Practice English Questions (Reading Comprehension) Set-18:
Practice English Questions for upcoming SBI PO Exams were given below, candidates those who are preparing for the examination can use this questions.
Directions (Questions.01-10): Read the passage carefully and answer the questions given below it. Certain words/phrases have been given in bold to help you locate them while answering some of the questions.
Prime Minister Narendra Modi, reportedly, wants a “strong” rupee. The rupee has actually been the best – performing emerging market currency in 2014, in contrast to 2013, when it was the second worst – performing after the Indonesian rupiah. But more revealing is the real effective exchange rate (REER), which measures the rupee’s average value against a basket of 36 currencies after adjusting for inflation differentials vis-à-vis the countries concerned. This indicator may be more relevant, especially given that whatever little weakening the rupee has seen in 2014 – about 1.9 per cent – has had more to do with the dollar’s general strengthening worldwide than any vulnerabilities specific to the Indian currency. Between September 2013 and November 2014, the rupee’s REER hasappreciatedby10.7 per cent. The REER ruled at 99.32 in September 2013 over a base year value of 100 for 2004-05 – meaning, the rupee was undervalued. The current REER, at 109.97, points to an overvalued rupee.
The point is that the rupee today is not “weak” orvulnerable,as it was during, July – September 2013. The US Federal Reserve’s mere mention of tapering its extraordinary bond-buying programme (quantitative easing”), then, triggered massive capital outflows and shorting of the rupee by global currency traders. The current year, by contrast, hasn’t witnessed any run on the rupee. Foreign institutional investors have pumped in nearly $43 billion into the Indian equity and debt markets, despite US Fed completely winding down its quantitative easing and hinting at hiking interest rates (even if not immediately). That being the case, the concerns over the rupee breaching the 63-to-the-dollar level seem somewhat misplaced.
Equally flawed is theyearningfor a “strong” rupee and linking it to national pride. A strong rupee isn’t a bad thing, if it is accompanied by – or rather, is a result of – low domestic inflation and rising productivity levels. But a strong rupee that is simply an outcome of volatile capital inflows onlyerodesthe country’s export and manufacturing competitiveness. We have seen this in the past and also know what happens what the tide of capital flows reverses, as in 2013. Modi’s government would do better to focus its attention on containing inflation and supply – side reforms that help boost productivity levels in the economy. An environmentcongenialto growth and investment will also help attract foreign capital flows, thereby contributing to a strong rupee. Either way, a strong rupee cannot be an objective as much as the virtuous by product of a growth process that is sustainable and based on sound economic fundamentals.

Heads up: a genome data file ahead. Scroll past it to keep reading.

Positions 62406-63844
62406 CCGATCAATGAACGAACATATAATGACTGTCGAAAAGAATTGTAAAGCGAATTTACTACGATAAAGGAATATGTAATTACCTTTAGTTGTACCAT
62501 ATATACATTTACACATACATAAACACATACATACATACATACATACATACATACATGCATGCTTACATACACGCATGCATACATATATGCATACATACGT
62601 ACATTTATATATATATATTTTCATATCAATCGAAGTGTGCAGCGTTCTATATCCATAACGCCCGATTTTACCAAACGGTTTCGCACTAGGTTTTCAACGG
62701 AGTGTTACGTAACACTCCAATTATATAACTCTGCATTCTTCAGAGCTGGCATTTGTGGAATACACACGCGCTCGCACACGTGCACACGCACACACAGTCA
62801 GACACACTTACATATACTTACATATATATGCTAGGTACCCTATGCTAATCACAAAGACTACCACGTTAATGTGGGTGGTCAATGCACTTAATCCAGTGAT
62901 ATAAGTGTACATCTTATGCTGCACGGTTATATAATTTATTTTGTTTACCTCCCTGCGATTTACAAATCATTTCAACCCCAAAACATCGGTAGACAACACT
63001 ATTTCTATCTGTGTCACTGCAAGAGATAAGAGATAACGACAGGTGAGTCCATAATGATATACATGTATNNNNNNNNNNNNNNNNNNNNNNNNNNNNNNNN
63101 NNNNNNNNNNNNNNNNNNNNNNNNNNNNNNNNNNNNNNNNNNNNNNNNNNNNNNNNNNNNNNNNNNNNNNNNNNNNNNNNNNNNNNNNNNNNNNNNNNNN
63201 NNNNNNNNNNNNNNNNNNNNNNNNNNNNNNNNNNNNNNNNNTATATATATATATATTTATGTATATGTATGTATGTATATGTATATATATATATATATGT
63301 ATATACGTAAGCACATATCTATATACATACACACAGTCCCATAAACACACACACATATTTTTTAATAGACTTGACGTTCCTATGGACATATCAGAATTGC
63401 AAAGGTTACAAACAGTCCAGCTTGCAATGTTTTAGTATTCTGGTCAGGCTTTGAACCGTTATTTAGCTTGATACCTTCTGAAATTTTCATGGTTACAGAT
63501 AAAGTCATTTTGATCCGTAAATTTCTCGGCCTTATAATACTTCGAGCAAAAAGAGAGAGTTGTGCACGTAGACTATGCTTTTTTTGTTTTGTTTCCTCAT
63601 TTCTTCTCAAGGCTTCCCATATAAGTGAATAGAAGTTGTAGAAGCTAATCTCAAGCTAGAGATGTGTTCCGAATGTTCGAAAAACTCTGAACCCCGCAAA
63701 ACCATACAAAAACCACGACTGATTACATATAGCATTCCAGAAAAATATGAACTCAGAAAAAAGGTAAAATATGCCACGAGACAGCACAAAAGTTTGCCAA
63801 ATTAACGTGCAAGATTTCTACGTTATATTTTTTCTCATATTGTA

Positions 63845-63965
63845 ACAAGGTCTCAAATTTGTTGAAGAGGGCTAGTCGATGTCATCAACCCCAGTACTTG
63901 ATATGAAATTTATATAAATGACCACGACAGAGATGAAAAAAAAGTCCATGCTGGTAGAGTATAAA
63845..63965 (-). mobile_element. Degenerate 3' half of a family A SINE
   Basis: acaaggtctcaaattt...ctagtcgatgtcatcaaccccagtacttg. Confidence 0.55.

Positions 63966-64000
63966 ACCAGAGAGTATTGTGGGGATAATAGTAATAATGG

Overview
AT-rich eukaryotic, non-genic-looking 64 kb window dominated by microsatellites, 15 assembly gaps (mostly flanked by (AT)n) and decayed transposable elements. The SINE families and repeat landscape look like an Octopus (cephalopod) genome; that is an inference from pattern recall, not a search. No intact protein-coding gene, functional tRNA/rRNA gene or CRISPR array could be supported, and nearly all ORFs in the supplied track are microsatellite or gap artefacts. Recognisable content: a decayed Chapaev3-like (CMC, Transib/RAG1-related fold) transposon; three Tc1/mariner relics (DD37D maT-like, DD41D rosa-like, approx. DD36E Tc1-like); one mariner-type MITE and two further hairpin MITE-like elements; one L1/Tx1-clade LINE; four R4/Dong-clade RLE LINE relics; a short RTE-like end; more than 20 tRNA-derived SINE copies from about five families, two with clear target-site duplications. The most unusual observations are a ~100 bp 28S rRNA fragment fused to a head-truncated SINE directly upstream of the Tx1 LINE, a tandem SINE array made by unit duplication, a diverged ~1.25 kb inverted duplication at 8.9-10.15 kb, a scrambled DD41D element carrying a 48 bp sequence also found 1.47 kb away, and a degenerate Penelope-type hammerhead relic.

1).What is the main concern of the writer behind writing this passage?
a) To bring into light the attitude of the US Fed
b) To bring out the reality of India’s economic condition in public domain
c) To point out the need for a strong rupee based on sound fundamentals
d) To mention the functioning of the real effective exchange rate indicator
e) To evaluate the economic condition of India at present
2).Which of the following statements with regard to the performance of Indian rupee is/are true? Answer in the context of the passage.
A. Indian rupee was just one rank below in the list of worst performer.
B. In the year 2014 the rupee was the best performer amongst the emerging – market currencies.
C. Indian rupee had performed better than Indonesian rupiah in 2013.
a) Only (A) and (B)
b) Only (B) and (C)
c) Only (A) and (C)
d) Only (B)
e) Only (C)
3).What does real effective exchange rate do?
A. It measures the rupee’s average value against 36 selected other currencies after adding the value on inflation differentials
B. It measures the average value of a rupee in comparison to 36 selected currencies after adjusting for inflation differential.
C. This exchange rate determines the value that an individual consumer will pay for imported goods.
a) Only (C)
b) Only (B)
c) Only (A)
d) Only (B) and (C)
e) Only (A) and (B)
4).Find the incorrect statement in the context of the given passage.
a) Despite restriction by the US Fed on quantitative easing and hinting at hiking interest rates in future, foreign institutional investors invested huge sums in Indian equity and debt markets.
b) In comparison to July – September 2013 the rupee today is neither weak nor vulnerable.
c) In the current year, just the mention of tapering its extraordinary bond – buying programme led to shorting of the rupee by global currency traders.
d) The rupee was undervalued in September 2013 when compared with the value of base year.
e) None of these
5).What is/are the adverse impact of a strong rupee arising out of volatile capital inflows?
A. It boosts productivity levels in the economy.
B. It causes stagnation
C. It hampers country’s export.
D. It erodes manufacturing competitiveness.
a) Only (B), (C) and (D)
b) Only (A), (B) and (C)
c) Only (B) and (C)
d) Only (A) and (B)
e) Only (C) and (D)
Directions (Question.06-08): Choose the word/group of words which is MOST SIMILAR in meaning to the word/group of words printed in bold as used in the passage.
b) gone high
Directions (Q.9-10): Choose the word/group words which MOST OPPOSITE in meaning of word/group of words printed in bold as used in the passage.
1). c) 2). b) 3). b) 4). c) 5). e) 6). b) 7). a) 8). e) 9). d) 10). a)
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